The opinion of the court was delivered by: Royce C. Lamberth, Chief Judge
Plaintiff David Harvey, as Personal Representative of the Estate of Curtis Suggs, brings this case against defendants Leon Mohammed, Yvonne Mohammed,*fn1 Symbral Foundation for Community Services, Inc., Donald C. Egbuonu, M.D., and the District of Columbia under 42 U.S.C. § 1983, D.C. Code § 7-1301.02, et seq., federal and District of Columbia statutes regulating community residential facilities, and the common law of the District of Columbia, seeking compensatory and punitive damages against Mr. Suggs's former caretakers. Before the Court are defendants Leon Mohammed, Yvonne Mohammed, and Symbral Foundation for Community Services, Inc.'s ("Symbral defendants") Motion  for Partial Summary Judgment; defendant District of Columbia's Motion  for Summary Judgment, or in the alternative, for Reconsideration; and plaintiff' Motion  for Partial Summary Judgment. Upon consideration of the Symbral defendants' Motion , plaintiff's opposition , the Symbral defendants' reply , the applicable law, and the entire record in this case, the Symbral defendants' Motion is granted in part and denied in part. Upon consideration of the District of Columbia's Motion , plaintiff's opposition [136, 138], the District of Columbia's reply , the applicable law, and the entire record in this case, the District of Columbia's Motion is granted in part and denied in part. Upon consideration of plaintiff's Motion , defendants' oppositions [148, 150], plaintiff's reply [158, 162], the applicable law, and the entire record in this case, the plaintiff's Motion is granted in part and denied in part.
Curtis Suggs was born on May 12, 1932 in South Carolina and was diagnosed with cognitive and adaptive profound mental retardation, athetoid cerebral palsy, seizure disorder, scoliosis venous stasis, presbyopnia, bilateral hearing loss, urinary incontinence, and spinal cord stenosis. Curtis lived with his mother and sister, Carrie Weaver, in the District of Columbia until 1967 when his sister applied to have him committed to the District's custody because his family could no longer care for him. The United States District Court ordered Mr. Suggs to be committed to the District's custody, finding him to be "feeble-minded," "incapable of managing his affairs," and a "fit subject for commitment to and treatment at the District Training School." Pl.'s Mot. for Summ. J., Ex. 2.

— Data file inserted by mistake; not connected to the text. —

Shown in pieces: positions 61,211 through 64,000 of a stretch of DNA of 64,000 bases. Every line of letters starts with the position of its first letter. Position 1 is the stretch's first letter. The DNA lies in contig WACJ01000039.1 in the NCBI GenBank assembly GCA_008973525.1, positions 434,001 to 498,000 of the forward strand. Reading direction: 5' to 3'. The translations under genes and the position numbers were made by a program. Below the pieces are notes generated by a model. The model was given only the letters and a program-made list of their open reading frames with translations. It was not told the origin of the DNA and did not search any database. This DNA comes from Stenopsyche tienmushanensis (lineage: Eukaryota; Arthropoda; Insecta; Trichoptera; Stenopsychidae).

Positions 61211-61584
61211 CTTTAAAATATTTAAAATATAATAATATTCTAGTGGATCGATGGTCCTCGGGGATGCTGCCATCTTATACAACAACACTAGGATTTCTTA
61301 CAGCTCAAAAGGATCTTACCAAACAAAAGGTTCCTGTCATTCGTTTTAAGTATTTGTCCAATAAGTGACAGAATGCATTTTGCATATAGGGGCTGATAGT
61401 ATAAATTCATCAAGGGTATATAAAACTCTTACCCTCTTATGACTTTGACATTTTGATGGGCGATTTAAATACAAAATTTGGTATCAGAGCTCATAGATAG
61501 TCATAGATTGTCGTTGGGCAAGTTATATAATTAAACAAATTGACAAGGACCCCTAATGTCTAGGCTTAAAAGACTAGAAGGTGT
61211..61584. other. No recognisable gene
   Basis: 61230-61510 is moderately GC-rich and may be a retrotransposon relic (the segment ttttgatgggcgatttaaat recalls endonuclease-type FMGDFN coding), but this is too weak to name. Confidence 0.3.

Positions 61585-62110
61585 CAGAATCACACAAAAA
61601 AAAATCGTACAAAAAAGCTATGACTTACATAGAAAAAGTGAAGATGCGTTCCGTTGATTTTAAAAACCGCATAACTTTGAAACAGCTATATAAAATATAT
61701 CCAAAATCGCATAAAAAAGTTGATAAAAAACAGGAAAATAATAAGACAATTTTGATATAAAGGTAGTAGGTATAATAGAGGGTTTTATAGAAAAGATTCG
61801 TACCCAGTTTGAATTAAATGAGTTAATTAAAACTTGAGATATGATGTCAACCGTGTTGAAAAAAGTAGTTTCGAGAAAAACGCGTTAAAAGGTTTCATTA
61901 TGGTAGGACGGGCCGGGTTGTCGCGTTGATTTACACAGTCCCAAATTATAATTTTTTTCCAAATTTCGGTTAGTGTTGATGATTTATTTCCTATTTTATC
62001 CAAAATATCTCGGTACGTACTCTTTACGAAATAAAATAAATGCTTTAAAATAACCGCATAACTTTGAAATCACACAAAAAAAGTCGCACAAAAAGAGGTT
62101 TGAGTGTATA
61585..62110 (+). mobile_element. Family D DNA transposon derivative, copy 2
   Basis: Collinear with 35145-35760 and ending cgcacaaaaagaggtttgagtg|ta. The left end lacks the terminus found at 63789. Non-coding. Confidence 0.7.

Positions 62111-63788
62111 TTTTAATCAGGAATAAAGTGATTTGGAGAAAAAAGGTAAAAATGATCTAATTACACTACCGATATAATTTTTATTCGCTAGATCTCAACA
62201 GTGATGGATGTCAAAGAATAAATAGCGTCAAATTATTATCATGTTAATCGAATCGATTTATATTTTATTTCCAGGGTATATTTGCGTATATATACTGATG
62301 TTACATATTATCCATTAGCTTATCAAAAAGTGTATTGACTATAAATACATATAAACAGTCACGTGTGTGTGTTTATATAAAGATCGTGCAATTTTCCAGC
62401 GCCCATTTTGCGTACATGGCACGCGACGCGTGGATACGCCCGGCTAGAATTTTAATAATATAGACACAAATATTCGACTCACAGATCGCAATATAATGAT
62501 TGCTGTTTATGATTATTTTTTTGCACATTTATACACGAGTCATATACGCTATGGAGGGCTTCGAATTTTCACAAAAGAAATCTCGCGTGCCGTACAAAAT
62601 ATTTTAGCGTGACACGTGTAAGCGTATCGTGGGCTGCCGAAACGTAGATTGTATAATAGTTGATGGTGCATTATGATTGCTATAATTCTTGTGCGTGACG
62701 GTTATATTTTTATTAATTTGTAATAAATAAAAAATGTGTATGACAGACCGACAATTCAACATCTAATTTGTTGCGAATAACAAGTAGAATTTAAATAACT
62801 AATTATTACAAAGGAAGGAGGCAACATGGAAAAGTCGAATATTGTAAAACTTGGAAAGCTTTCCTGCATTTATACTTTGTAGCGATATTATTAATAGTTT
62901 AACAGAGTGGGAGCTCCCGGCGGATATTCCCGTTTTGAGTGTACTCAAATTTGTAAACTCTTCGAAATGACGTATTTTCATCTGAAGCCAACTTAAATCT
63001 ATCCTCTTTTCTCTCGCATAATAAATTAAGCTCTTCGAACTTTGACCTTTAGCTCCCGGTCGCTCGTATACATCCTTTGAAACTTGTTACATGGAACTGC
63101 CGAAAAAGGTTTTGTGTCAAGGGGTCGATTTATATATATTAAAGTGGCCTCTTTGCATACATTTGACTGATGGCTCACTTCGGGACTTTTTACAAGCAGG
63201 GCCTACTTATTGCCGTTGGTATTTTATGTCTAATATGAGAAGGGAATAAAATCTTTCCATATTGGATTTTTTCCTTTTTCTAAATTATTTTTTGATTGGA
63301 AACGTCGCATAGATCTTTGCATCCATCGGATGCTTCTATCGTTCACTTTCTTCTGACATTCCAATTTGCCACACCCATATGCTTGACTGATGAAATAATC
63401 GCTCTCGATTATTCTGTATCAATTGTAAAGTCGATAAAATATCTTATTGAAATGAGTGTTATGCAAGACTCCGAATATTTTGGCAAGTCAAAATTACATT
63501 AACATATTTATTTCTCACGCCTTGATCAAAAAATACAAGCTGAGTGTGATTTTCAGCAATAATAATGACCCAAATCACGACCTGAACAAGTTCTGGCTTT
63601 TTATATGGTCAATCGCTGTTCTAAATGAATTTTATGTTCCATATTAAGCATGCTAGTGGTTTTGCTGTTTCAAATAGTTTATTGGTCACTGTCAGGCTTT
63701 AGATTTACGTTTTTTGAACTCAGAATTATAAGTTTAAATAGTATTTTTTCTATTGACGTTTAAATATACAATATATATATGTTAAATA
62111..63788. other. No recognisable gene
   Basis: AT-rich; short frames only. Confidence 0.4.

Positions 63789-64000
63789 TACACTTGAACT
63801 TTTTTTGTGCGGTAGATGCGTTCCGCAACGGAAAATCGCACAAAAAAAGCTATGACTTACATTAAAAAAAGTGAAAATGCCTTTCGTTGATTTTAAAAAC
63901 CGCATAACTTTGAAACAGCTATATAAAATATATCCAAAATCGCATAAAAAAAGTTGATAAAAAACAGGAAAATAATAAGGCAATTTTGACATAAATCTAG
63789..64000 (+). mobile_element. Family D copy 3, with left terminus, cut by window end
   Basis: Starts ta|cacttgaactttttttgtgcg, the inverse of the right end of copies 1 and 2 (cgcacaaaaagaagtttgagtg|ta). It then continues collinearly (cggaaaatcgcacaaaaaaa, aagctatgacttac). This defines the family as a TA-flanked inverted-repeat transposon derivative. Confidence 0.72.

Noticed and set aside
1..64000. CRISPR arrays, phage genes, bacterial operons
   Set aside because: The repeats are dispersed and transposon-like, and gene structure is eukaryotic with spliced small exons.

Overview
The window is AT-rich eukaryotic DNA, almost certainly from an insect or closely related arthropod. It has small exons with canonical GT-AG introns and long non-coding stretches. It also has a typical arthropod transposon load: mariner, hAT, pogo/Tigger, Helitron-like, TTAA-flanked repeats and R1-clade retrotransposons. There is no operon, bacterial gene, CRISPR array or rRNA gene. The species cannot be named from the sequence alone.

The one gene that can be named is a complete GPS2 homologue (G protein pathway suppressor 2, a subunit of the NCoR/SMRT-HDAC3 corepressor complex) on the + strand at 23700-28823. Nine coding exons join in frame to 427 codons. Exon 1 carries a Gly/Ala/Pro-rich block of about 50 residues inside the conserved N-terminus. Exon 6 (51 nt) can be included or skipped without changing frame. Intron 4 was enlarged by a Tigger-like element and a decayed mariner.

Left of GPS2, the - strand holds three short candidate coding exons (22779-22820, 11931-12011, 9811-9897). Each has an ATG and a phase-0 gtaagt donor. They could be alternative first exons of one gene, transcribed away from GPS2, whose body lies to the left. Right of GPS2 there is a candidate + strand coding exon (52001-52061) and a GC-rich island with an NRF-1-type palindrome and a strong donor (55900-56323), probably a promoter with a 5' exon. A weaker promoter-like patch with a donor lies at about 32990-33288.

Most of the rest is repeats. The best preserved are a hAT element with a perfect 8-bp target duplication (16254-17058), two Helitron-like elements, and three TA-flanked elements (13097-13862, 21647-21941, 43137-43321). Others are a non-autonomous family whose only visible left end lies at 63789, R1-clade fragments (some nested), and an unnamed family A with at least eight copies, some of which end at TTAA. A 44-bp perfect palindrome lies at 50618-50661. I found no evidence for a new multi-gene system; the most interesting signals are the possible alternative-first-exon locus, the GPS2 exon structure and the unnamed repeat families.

When Mr. Suggs was initially committed to the custody of the District, he resided at Forest Haven, an institution in Maryland. After the Mentally Retarded Citizens Constitutional Rights and Dignity Act of 1978 was passed, the Mental Retardation Developmental Disabilities Administration ("MRDDA") became the designated District agency responsible for the care and habilitation of persons legally committed to the District's custody. In October 1984, after the District had been ordered to place Forest Haven residents in community residential facilities, the District determined that Mr. Suggs needed an Intermediate Level of Care for Mentally Retarded Individuals ("ICF/MR"). Mr. Suggs was placed at a group home on Blair Road in Washington, D.C. operated by defendant Symbral Foundation for Community Services, Inc. ("Symbral"), where he resided until his death on June 30, 2000. Mr. Suggs was one of four residents at the Blair Road home. Defendants Yvonne Mohammed and Leon Mohammed were co-founders of Symbral. At the time of the events in this case, Yvonne Mohammed also served as Symbral's CEO, while Leon Mohammed served as Symbral's CFO. Defendant Donald C. Egbuonu, M.D. was licensed to practice medicine in the District of Columbia and rendered medical care to Mr. Suggs at the Symbral Blair Road home.